“That does sound impressive, but I’ve never met her, Brin. But I’ve seen you and you shouldn’t discount yourself.”

Brin looked away at that last part. “Perhaps not. But it was how I was raised and it’s hard to break out of that.”

The two continued on their way, turning the conversation away from themselves and onto the city itself and the people in it.


Kaiel returned to his wagon late that night. Solgrum had no representatives from the Bardic College in his household, and had been eager to abuse his presence to elevate his station. The rate in silver he paid was an insult, the work, greeting petitioners to the usurper King’s court was tedious, but his cooperation was essential to getting the hunting accord signed for the nir lumos, even if it wasn’t spelled out in contract.

Solgrum kept hours for himself instead of his subjects, which led to court not even beginning until late afternoon and commencing until well after the sun went down. When there was a gala or ball, there was no court held at all that day.

It was worst for representatives of the outlying farming enclaves and towns; travel around the principality was reasonably safe during the day, but at night, the few spirit beasts in the region prowled. None of the smaller settlements could afford guards, and so their representatives were forced to pay for their own accommodations in the city.

Still pondering how far the principality had fallen under Solgrum’s rule, Kaiel slowly became aware of a scrapping sound. It was metal on metal in a precise rhythm, coming from… above him? He looked up at the roof of his wagon and found no one. Then he looked over at Taylin’s wagon and found what, in retrospect, he should have expected.

Silhouetted against the watch lights along the city wall was Ru. His head was bent over something, yellow eyes catching the light as they narrowed with intensity. Curiosity trumped Kaiel’s tiredness and he soon found himself climbing the side of the wagon.

It took a moment for him to survey the situation in the dim light and when he did, it explained nothing at all. “Ru, did you cut Taylin’s sword in half?”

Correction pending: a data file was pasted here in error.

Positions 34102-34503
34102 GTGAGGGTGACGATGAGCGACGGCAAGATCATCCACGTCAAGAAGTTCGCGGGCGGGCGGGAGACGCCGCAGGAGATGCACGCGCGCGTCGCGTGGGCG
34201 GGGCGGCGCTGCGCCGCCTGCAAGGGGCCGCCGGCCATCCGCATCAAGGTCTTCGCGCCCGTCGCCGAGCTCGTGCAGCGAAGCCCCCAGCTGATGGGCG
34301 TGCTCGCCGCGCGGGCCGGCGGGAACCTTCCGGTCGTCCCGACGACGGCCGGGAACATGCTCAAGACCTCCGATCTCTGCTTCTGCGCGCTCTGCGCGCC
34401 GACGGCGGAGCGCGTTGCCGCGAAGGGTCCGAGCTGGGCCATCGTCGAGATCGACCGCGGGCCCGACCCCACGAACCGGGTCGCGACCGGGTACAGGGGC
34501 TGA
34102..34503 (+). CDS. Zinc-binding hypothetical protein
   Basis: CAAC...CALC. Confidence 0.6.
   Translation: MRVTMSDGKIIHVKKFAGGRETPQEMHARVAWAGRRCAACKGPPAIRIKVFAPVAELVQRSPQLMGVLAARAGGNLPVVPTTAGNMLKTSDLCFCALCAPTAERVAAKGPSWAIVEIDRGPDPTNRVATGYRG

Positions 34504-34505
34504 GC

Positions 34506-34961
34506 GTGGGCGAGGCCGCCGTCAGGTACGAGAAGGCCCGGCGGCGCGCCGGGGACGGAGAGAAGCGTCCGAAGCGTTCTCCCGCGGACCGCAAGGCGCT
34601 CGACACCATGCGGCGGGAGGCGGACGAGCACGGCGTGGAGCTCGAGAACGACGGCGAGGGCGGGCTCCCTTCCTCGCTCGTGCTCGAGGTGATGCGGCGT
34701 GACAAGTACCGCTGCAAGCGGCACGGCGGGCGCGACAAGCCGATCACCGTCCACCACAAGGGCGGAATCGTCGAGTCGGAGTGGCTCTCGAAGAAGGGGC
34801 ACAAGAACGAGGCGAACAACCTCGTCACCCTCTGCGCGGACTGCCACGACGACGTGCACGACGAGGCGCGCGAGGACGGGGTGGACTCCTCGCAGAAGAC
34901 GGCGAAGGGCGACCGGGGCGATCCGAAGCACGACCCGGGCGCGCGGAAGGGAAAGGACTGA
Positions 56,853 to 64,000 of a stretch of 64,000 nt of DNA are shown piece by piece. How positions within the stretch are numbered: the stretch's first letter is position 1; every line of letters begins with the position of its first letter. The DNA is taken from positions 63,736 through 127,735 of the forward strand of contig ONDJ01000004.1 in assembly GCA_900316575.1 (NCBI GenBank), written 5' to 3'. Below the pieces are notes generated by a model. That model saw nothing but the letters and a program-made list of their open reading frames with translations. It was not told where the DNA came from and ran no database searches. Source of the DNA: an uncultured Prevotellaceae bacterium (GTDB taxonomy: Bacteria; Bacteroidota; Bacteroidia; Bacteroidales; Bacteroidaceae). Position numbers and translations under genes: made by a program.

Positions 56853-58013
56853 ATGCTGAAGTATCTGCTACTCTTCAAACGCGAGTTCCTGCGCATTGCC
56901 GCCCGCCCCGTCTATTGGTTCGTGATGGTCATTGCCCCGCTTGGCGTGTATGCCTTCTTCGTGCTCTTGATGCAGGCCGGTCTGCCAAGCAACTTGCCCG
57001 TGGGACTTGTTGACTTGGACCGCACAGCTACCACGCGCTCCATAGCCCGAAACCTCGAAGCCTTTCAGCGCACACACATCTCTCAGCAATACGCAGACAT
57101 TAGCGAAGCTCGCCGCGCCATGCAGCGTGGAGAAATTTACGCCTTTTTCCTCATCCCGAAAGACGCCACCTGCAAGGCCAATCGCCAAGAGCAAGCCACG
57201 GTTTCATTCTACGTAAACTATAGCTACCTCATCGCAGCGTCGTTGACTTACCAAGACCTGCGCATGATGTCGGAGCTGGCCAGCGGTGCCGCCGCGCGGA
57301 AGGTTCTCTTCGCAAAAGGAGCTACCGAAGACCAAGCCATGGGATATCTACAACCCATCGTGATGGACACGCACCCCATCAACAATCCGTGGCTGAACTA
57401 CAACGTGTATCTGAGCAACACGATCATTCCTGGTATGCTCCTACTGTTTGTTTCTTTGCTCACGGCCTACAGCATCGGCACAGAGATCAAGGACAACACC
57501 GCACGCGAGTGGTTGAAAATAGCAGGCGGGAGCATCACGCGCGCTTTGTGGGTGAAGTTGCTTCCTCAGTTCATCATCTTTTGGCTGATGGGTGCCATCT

An unnecessary question, as the answer was laid across the Rune Breaker’s lap. The razor-sword he’d created from the broken blade Taylin arrived with was split in half, not bisected, but filleted from edge to edge so that both flats of the weapon lay face down while Ru etched symbols into the interior sides with a steel pin that glowed with intense heat.

“Indeed I have.” Ru replied flatly.

“Did you ask her?”

“What need does she have of this when she has the Eastern Brand?”

“It’s still her property.” Kaiel stood fully on the wagon, towering over the seated mage.

“And yet, it is my creation. You were there when I reforged that broken relic into this fine razor.” Ru never looked up. The pin traced smoldering lines in the metal.

Kaiel groaned and ran his hands through his hair. “You’ll do your level best to justify anything. Fine. Then tell me ‘why’?”

“Theory.” Said Ru. “Have you ever been to The Ruby Draught?”

“I had hoped to spend time there since we were here, but Solgrum has stolen every scant second of my time.” Kaiel nodded. As academics’ taverns went, the Draught wasn’t anything special, but in that part of Novrom, it was the best place to go for intellectual camaraderie.

“Grand place, if not for the fool mechanists and alchemists trolling about the place theorizing on harnessing explosions for power, and storing lightning.”